A 33-year-old woman who had periods so painful she felt her “insides were being ripped apart” was shocked when two “grapefruit-sized” cysts were diagnosed on her right ovary.
Farren Bay, from California, has suffered from the pain since she was a young girl, but doctors kept telling her she had constipation or a urinary tract infection (UTI).
It wasn’t until she collapsed on the floor, gasping for breath, at the age of 26 that doctors finally diagnosed her with endometriosis — where tissue that makes up the lining of the womb grows in other areas like the ovaries, causing severe pain.
The hospital technician has now had surgery to remove the cysts and is being given medication to ease the pain. But she said the first round of drugs triggered a temporary menopause and that she still suffers from nausea, which makes her feel “trapped” in an older person’s body.
Doctors say she can still have children, but only via her left ovary and fallopian tube after cysts struck on the other side of her body.
Farren Bay, now 33 and from California, was diagnosed with endometriosis in 2015 after collapsing on the floor gasping for air, the pain was so intense. She had been seeing doctors since her early teens, but was told she either had constipation or a urinary tract infection (UTI).
Scans showed she had two “grapefruit-sized” cysts on her right ovary (picture from the surgery above). These were removed during an operation
The hospital technician (shown post-surgery) was then put on pills to ease the pain but said she experienced hot flashes and memory loss. She was then switched to separate treatment but said she was still in pain from it
Endometriosis is a painful condition in which tissues that normally line the uterus grow outside of it, such as the uterus. B. in the ovaries and fallopian tubes. When this collapses every month, blood cannot drain, leading to the formation of cysts.
It’s believed that about 11 percent of American women — or 6.1 million — have the condition, which has left them struggling with pelvic pain, pain during sex, and indigestion, among other problems.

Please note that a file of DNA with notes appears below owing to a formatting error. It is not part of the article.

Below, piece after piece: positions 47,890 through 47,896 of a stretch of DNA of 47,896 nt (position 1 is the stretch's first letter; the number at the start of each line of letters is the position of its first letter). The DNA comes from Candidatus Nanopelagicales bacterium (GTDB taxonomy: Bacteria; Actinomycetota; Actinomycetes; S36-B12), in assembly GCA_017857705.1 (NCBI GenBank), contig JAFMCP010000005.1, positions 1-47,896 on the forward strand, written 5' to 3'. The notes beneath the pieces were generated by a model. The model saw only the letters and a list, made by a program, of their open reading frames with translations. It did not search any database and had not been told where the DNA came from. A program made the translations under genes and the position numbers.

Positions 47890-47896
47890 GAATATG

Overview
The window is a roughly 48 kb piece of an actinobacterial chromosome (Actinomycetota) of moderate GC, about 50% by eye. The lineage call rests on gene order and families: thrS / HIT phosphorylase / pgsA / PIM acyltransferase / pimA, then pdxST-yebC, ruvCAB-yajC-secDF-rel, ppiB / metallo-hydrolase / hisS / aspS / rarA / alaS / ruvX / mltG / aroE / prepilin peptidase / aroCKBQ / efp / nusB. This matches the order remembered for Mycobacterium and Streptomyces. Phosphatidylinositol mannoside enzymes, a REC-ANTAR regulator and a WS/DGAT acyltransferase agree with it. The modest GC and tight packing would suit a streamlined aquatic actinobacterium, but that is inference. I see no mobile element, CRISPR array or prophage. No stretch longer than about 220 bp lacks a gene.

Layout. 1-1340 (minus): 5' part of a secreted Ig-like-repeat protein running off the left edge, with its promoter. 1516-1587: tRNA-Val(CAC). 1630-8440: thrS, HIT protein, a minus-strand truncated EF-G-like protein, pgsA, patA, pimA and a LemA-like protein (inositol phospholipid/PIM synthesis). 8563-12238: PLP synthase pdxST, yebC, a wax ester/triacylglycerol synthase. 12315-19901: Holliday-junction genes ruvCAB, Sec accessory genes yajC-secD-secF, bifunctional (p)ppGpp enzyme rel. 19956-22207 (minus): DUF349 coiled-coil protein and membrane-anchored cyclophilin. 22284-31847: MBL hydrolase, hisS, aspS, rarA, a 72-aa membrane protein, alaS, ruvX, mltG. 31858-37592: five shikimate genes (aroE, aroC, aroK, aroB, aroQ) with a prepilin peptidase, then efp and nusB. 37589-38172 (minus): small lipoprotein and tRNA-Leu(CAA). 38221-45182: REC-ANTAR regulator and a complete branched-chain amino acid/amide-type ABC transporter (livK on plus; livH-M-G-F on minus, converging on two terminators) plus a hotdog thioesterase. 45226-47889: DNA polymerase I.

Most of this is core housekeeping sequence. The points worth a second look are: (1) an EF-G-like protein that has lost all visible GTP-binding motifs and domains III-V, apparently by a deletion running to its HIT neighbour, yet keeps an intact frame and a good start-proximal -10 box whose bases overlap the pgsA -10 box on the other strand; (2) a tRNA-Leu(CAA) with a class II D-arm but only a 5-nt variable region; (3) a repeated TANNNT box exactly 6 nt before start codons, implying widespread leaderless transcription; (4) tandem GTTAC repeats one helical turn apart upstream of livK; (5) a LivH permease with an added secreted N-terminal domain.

Endometriosis: what is it, what are the symptoms and how can it be treated?
What is endometriosis?
Endometriosis is a condition in which tissue that lines the inside of the uterus, the endometrium, occurs in other parts of the body, including the ovaries and fallopian tubes.
It bleeds just like the lining of the uterus, with the blood getting stuck instead of draining away, leading to the formation of cysts.
About six to eleven percent of American women suffer from this condition, which usually occurs in their 30s and 40s.
However, it can take years to diagnose because the symptoms can be mistaken for a bad period.
There is no known cause of endometriosis, although one theory has it that family genetics play a big part.
Other possible causes include problems with the immune system and menstrual complications where the shed tissue flows to other parts of the body.
The main symptoms of endometriosis include chronic pelvic, back, and abdominal pain, which can be worse than normal during a period; painful intercourse, painful bowel movements; bloating and nausea.
Painful periods and difficulty conceiving are other main symptoms. Heavy menstrual bleeding and infertility are considered symptomatic of endometriosis.
Diagnosis of endometriosis
The doctor will perform a pelvic exam and may perform an ultrasound, however laparoscopy is currently the only way to confirm an endometriosis diagnosis.
A laparoscopy is a procedure in which the doctor makes a small incision in the abdomen and inserts a small tube through it to see if there are any patches of endometriosis tissue.
treatment of endometriosis
Endometriosis is not curable. However, hospitals offer treatments that can relieve symptoms.
These include painkillers such as paracetamol, hormone preparations and contraceptives such as the pill, the contraceptive patch and an IUS. Surgery to remove the endometriosis tissue or parts of the affected organ is also possible.